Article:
Stanford, California —The grandeur of French 16th-century art goes on display at the Cantor Arts Center, Stanford University on March 27 in “A Royal Renaissance: School of Fontainebleau Prints from the Kirk Edward Long Collection.” The exhibition of more than 30 works continues through Bastille Day on July 14, 2013 and will be joined by other shows for a “French Summer” at the Cantor Art Center.
King François I of France returned to his realm in 1526, determined to triumph in matters of culture after suffering military defeat and imprisonment at the hands of the Holy Roman Emperor Charles V. To achieve this cultural triumph, François I invited Rosso Fiorentino, Francesco Primaticcio and other esteemed Italian artists to his court. Their primary task—and the keystone to his cultural initiative—involved transforming his medieval hunting lodge at Fontainebleau into a showcase royal residence. Refining the mannerist idiom they brought from Italy, these artists evolved the ”School of Fontainebleau” style in which elegance, eroticism, classical erudition and the grotesque are fused in a richly ornamental amalgam.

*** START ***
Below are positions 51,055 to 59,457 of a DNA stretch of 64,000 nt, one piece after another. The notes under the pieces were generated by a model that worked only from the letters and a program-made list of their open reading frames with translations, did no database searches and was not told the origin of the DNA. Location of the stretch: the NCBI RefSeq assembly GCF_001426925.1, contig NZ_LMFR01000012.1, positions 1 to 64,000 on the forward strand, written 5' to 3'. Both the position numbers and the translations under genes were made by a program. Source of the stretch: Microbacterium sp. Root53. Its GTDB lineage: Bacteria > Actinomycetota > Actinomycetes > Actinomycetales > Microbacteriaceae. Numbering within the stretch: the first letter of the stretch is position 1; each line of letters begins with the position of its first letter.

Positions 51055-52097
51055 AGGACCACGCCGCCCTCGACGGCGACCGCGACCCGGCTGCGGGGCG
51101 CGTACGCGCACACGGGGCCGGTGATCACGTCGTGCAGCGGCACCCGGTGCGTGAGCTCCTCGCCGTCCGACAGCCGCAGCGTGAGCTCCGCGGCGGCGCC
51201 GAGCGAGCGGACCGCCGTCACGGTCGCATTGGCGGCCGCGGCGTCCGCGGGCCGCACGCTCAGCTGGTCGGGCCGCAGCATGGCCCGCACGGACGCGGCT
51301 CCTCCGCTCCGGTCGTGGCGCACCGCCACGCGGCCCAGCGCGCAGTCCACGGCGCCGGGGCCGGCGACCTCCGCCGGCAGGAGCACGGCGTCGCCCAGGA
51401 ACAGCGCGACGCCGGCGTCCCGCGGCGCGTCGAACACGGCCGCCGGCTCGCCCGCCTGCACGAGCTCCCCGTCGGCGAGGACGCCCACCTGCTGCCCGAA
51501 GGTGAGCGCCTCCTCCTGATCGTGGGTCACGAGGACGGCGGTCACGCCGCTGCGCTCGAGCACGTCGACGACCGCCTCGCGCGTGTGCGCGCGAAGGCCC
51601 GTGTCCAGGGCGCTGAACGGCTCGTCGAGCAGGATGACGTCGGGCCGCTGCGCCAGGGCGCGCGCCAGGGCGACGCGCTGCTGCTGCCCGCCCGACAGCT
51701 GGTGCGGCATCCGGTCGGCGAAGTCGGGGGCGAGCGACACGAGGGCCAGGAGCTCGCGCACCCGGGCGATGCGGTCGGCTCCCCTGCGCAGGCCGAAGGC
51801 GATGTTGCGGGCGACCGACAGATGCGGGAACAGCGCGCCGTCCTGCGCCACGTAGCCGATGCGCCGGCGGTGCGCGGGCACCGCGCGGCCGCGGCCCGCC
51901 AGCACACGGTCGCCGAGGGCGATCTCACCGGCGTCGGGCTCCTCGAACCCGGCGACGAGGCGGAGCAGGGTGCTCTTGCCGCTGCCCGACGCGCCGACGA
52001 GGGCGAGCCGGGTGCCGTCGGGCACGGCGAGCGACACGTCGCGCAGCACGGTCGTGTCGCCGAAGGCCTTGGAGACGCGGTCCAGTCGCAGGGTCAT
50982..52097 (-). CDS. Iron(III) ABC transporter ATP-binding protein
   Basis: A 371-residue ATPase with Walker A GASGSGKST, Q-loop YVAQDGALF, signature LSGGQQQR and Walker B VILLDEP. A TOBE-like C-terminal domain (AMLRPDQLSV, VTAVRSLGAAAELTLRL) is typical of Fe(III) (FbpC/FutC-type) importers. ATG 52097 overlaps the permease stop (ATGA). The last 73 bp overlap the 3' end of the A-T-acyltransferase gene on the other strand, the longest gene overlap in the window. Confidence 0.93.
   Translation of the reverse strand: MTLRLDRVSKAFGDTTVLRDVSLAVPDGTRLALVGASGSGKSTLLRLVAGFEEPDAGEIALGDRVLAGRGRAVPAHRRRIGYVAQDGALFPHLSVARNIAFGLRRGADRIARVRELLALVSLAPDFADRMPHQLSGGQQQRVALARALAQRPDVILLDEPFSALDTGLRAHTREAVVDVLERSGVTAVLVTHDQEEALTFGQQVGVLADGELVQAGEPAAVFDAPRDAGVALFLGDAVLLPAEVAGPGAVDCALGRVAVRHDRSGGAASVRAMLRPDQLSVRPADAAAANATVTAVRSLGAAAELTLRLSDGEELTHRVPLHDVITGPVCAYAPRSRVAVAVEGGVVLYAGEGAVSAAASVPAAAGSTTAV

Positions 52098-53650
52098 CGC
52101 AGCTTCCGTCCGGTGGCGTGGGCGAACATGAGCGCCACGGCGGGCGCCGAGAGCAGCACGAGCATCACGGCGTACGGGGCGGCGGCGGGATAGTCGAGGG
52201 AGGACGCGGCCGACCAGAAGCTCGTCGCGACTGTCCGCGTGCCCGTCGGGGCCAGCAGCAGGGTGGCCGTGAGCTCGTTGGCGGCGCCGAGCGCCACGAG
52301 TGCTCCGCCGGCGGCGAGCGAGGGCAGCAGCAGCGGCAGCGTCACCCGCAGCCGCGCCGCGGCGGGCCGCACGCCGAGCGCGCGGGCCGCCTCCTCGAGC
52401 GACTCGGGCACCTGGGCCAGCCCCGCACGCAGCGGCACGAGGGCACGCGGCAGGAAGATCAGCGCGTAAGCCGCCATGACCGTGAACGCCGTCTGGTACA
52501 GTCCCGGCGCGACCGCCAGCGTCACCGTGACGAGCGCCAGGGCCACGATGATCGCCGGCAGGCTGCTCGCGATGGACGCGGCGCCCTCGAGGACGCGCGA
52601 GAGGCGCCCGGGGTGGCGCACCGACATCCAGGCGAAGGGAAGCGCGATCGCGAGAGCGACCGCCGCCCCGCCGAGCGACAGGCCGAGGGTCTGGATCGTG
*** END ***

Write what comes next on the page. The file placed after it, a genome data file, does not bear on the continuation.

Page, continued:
As part of the king’s cultural policy, Antonio Fantuzzi, René Boyvin, Domenico del Barbiere, Léon Davent and others made engravings and etchings that recorded the multimedia ensembles embellishing the palace and related designs. Disseminated internationally, their prints publicized the cultural efflorescence François I had fostered. The works selected for this exhibition illustrate the sophistication and extravagance of this courtly style.
All the works on view come from a private collection that is a promised gift to the Cantor Arts Center. Bernard Barryte, curator of European Art at the Cantor, has been working with collector Kirk Edward Long for more than eight years to develop his pan-European collection of mannerist prints. “A Royal Renaissance” was developed by Sarah Grandin (2011, Comparative Literature and Art History) during her senior year at Stanford under Barryte’s supervision. The exhibition is made possible by the Lynn Krywick Gibbons Exhibitions Fund.